In the embodiment of FIGS. 28 and 29, the rear upright 325 of the main frame is modified in shape to have a generally vertical portion and a rearwardly curved end portion 326. The exercise arm is pivotally connected to the main frame via pivot brackets 328 extending from the central portion 262 of the arm. Brackets 328 are pivotally secured to the rear end of the frame rear upright 325 at pivot 329. A connecting link or bar 330 is pivoted at one end to the lower ends of the pivot brackets 328 via pivot 332, and extends in a forward direction through an elongate opening 334 in the rear upright 325. The forward end of the link 330 is pivoted to a rolling wedge member 335 at pivot 336. The rolling wedge member has a first pair of rollers 337 in rolling engagement with a track or guide 338 on the frame base member 232, and an upper roller 339 in rolling engagement with an inclined guide or track 340 on the undersurface of the user support base 240. This linkage is similar to that described in co-pending application Ser. No. 10/195,665 filed Jul. 12, 2002, the contents of which are incorporated herein by reference.

As in the first embodiment, the user support frame is linked to the weight stack by a cable and pulley system, but this linkage is slightly modified to provide clearance for the path of the connecting link to the sliding wedge assembly. Cable 270 extends from an anchor between mounting plates 342, around a pulley 275 on the rear of user support upright 244, and then around pulleys rotatably mounted between the plates 342 and in frame base 232 before extending into the weight stack housing to link to the weight stack in a conventional manner.

As illustrated in FIG. 28, in the start position, the rolling wedge 335 is located at the forward ends of the two guide tracks 338 and 340, and the exercise arm 256 is in the raised position above the head of a user seated on the user support seat pad with their back against back pad 245. As the exercise arm is pulled downward to the finish position of FIG. 29, the lower end of the pivot brackets 328 will pivot upwardly in a clockwise direction about pivot 329, simultaneously pulling the connecting link 330 rearwardly and upwardly. The opening 334 in the frame upright 325 is elongated to permit this motion. The connecting link 330 in turn pulls the rolling wedge 335 rearwardly along tracks 338,340, forcing the user support to rotate forward into the upright position.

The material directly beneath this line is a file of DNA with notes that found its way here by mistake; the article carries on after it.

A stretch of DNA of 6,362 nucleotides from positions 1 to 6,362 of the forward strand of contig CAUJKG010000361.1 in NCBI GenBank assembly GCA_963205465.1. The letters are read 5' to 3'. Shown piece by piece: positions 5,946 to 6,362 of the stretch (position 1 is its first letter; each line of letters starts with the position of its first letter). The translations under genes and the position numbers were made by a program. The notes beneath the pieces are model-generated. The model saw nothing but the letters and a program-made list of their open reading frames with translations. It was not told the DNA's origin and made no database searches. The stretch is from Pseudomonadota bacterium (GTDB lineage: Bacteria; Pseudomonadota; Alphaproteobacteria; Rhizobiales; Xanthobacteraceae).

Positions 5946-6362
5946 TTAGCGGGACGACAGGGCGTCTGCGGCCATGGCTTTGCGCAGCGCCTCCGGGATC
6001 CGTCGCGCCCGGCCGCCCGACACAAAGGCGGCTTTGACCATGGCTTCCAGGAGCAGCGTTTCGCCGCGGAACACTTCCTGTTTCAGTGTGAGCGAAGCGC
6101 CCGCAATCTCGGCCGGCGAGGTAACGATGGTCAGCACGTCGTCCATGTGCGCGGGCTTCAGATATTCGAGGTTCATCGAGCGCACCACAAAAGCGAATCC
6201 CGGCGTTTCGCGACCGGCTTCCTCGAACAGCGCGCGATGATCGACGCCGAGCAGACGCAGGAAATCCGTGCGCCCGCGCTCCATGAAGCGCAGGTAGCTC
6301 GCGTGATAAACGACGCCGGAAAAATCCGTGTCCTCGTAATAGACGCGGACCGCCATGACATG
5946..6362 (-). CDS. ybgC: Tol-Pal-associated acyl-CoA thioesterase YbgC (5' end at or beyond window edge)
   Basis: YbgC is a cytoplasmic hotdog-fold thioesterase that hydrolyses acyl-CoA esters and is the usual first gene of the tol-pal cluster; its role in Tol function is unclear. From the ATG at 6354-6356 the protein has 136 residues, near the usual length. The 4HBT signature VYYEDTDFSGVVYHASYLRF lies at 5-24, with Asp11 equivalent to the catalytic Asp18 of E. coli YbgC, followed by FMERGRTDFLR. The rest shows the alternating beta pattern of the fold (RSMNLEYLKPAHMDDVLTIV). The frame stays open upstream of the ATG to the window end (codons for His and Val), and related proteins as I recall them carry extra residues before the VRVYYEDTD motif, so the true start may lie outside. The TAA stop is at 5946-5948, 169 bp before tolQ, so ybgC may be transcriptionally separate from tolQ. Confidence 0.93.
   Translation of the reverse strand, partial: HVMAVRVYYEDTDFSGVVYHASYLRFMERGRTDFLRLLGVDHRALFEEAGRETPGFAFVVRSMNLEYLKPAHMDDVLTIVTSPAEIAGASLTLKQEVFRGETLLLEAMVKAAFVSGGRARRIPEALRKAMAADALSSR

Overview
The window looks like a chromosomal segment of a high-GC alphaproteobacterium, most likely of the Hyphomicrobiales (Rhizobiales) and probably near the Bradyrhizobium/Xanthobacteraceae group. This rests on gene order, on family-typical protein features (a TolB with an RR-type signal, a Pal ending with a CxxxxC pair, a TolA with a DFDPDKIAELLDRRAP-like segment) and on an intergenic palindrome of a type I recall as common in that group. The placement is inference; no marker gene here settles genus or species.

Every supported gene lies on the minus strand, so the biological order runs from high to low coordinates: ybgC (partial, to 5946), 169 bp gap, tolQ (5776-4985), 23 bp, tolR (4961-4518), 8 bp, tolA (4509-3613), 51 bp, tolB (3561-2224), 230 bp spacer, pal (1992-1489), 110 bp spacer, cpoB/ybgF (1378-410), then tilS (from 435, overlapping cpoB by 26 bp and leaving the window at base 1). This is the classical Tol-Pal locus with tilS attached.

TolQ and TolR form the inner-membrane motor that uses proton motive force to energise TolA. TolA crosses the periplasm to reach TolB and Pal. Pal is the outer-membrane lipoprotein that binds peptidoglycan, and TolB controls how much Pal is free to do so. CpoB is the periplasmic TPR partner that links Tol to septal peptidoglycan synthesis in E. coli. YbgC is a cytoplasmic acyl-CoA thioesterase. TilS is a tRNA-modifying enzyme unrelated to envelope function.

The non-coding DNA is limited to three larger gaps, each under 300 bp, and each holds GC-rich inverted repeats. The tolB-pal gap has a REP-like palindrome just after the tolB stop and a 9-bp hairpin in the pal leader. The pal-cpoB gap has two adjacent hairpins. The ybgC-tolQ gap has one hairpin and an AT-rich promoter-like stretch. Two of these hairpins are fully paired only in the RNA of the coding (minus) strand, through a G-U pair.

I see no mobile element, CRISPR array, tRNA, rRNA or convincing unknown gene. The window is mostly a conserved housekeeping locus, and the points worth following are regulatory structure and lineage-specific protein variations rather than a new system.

The embodiments of FIGS. 24 to 29 illustrate various different possible connecting links between the exercise arm and user support, but are otherwise identical to the embodiment of FIGS. 18 to 21 and have the same general pull down exercise movement which accurately mimics a free bar chin up exercise. At the same time, each of these embodiments provides a gentle forward rocking motion of the user support while the user performs the exercise, making the exercise more fun. The user is properly supported with three separate user supports at fixed relative orientations during the exercise movement, comprising the primary support of the seat pad and back pad, the secondary support of the thigh hold down pads, and the third support of the user's feet on the foot rests which travel with the user support.

Although the previous embodiments illustrate a foot rest which travels with the user support frame, this is not essential, and FIGS. 30 and 31 illustrate another modification in which a foot rest or foot support plate 345 is mounted on the base 232 of the user support frame, rather than at the forward end of the user support frame as in the embodiments of FIGS. 18 to 29. It will be understood that the moving foot support of any of these embodiments may be replaced with the stationary foot support mounted on the main frame as in FIGS. 30 and 31. Another modification in this embodiment is the replacement of the thigh hold down pads 248 with a seat belt 346 which the user tightens over their thighs as illustrated in FIGS. 30 and 31. It will be understood that the thigh hold down pads of any of the embodiments of FIGS. 1 to 29 may be replaced by a seat belt as illustrated in FIGS. 30 and 31. The machine of FIGS. 30 and 31 is otherwise identical to that of FIGS. 18 to 21, and like reference numerals have been used for like parts as appropriate. It can be seen by comparison of the start position and stop position of FIGS. 30 and 31 with that illustrated in FIGS. 20 and 21 that the stationary foot rest is still comfortable for the user and does not detract from the self-aligning operation throughout the exercise movement.